* Growth forecast sees stronger exports, infrastructure projects
* Bad loans the biggest challenge, governor warns
* IMF loan still possible, Kozaric says
* Bosnia’s Serb half does not want to continue IMF deal
By Maja Zuvela
SARAJEVO, April 7 (Reuters) - Bosnia’s economy is likely to grow 2.4 percent this year on stronger exports and industrial output after expanding 1.5 percent in 2013, central bank governor Kemal Kozaric said on Monday.
Kozaric told an annual news conference that Bosnia recorded deflation of 1.2 percent in 2013, its first year of negative price changes.
He warned that bad loans stood at a record 15.1 percent of all loans outstanding at the end of 2013, although the banking sector had good liquidity and an average capital adequacy ratio of 17 percent.
Lenders in Bosnia, mainly made up of two branches of Austria’s ailing bank Hypo Alpe Adria and three other banks, posted a combined net loss of 36 million Bosnian marka ($25.2 million) in 2013 compared with a profit of 127.3 million marka the previous year.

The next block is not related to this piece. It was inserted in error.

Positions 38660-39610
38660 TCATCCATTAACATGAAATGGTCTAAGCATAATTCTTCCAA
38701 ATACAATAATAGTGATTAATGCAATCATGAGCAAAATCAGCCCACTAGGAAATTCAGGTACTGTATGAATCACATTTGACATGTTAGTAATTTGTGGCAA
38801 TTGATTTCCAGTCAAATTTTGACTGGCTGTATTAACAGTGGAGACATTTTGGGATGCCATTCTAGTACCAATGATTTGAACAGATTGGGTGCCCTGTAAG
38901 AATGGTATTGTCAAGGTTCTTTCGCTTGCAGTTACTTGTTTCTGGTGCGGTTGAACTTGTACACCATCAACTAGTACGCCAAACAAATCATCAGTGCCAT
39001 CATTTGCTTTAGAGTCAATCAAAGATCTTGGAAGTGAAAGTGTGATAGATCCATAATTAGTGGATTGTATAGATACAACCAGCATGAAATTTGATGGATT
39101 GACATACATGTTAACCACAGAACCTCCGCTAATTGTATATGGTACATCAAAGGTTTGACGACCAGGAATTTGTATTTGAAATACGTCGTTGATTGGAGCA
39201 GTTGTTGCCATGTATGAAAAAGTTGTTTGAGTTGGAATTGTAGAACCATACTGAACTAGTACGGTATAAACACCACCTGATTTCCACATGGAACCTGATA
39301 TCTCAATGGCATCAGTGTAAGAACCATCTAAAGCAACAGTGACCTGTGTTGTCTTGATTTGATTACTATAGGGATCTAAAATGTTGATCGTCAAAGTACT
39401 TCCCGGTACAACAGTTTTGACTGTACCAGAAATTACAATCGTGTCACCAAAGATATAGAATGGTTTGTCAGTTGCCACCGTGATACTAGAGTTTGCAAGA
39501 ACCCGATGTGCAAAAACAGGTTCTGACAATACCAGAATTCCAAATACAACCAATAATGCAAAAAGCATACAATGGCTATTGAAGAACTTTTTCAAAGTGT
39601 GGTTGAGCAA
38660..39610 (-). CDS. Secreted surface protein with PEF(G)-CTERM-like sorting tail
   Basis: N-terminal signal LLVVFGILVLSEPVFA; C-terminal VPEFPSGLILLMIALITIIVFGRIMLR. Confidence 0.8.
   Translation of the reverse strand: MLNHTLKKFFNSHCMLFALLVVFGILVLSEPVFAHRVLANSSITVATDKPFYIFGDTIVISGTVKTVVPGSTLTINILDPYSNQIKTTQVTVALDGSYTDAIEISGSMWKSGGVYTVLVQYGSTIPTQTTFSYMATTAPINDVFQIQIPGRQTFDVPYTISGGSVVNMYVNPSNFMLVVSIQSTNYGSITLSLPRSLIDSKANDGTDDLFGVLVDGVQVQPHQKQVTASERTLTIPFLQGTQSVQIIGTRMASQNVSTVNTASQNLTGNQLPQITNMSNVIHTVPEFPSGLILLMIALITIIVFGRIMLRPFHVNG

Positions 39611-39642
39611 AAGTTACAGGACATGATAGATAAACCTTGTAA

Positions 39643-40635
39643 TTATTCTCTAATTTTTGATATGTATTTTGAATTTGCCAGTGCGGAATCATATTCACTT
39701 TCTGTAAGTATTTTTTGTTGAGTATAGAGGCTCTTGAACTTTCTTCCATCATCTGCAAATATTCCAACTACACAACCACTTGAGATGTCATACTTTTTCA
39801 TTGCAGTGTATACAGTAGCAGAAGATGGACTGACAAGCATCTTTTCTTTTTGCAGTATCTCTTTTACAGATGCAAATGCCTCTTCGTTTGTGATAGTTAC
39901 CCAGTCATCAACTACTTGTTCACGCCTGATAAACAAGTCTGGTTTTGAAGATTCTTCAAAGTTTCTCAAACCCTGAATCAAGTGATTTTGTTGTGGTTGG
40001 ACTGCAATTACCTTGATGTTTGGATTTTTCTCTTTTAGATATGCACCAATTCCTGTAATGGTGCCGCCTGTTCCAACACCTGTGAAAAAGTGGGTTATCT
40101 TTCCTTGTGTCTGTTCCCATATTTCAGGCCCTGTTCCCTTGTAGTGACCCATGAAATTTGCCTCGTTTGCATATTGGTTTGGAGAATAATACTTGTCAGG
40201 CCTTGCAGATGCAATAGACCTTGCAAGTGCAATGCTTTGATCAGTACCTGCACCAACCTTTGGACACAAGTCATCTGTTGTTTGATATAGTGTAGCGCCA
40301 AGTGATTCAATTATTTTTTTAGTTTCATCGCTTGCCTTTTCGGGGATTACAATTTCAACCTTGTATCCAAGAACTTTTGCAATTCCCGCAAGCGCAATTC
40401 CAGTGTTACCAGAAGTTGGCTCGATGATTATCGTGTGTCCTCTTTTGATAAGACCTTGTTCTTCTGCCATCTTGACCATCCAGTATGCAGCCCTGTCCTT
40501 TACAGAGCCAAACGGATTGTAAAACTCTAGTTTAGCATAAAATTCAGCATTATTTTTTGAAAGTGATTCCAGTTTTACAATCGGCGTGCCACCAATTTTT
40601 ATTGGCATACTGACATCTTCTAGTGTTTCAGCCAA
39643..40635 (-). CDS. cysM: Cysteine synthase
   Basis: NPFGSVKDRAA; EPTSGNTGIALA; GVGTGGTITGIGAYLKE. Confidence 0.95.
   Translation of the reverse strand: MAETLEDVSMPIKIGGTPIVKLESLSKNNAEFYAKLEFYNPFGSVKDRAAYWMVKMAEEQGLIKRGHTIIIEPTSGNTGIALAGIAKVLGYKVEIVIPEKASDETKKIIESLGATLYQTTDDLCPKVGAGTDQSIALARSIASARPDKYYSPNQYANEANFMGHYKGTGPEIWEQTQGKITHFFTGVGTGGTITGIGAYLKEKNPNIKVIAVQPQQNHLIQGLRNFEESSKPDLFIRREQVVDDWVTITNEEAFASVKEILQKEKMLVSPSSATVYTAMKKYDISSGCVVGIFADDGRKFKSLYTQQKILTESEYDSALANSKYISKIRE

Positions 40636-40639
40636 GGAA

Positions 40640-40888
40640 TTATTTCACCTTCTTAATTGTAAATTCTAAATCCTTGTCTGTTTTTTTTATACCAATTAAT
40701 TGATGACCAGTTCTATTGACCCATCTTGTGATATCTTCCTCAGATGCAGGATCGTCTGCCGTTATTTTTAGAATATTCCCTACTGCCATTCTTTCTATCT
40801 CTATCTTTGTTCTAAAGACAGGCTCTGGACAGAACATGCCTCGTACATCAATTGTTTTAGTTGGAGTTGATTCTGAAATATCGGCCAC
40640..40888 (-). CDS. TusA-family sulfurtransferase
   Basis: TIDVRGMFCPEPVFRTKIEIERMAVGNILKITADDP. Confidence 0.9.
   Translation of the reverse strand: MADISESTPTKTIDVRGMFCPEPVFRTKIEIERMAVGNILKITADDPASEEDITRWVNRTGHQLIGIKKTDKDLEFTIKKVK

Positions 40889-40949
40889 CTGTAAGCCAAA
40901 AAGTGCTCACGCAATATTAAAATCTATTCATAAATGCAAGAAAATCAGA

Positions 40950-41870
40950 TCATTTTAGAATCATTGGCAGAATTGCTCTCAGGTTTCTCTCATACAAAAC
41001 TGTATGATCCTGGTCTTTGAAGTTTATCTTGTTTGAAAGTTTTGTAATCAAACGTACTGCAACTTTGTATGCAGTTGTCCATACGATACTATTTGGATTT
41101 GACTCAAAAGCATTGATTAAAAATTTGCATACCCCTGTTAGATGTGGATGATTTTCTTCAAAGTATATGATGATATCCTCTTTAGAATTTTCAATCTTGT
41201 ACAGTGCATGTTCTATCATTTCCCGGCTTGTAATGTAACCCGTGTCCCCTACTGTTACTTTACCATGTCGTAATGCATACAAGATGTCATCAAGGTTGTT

“Profitability and bad loans are the biggest problems and challenges facing the banking sector,” Kozaric said.
He said the economy should grow thanks to stable exports of electricity, wood and food products and because of planned infrastructure projects, such as the construction of new sections of a north-to-south highway.
Industrial output in 2013 was up 6.4 percent on the previous year.
Bosnia could still meet the terms set by the International Monetary Fund for a continuation of its 385 million euro ($527 million) loan deal by April 25 when the lender’s board is due to meet, Kozaric said.
The IMF in February froze its standby arrangement with the Balkan country over the governments’ failure to implement agreed economic policies.
“The IMF arrangement is not broken, the door still remains open,” Kozaric said. He warned, however, the deal would be off if one of Bosnia’s two autonomous regions rejected it.
The country’s Serb Republic has said it was unwilling to continue the IMF arrangement and has instead secured an alternative Russian loan to fill its budget gap. The terms of the Russian loan have not been disclosed.
The Serb Republic and the other autonomous region, the Federation dominated by Muslim Bosniaks and Croats, need IMF cash to plug their respective budget gaps. The Federation still counts on the lender’s money. ($1 = 0.7303 Euros) ($1=1.425 Bosnian marka) (Reporting by Maja Zuvela, writing by Daria Sito-Sucic; Editing by Zoran Radosavljevic and Hugh Lawson)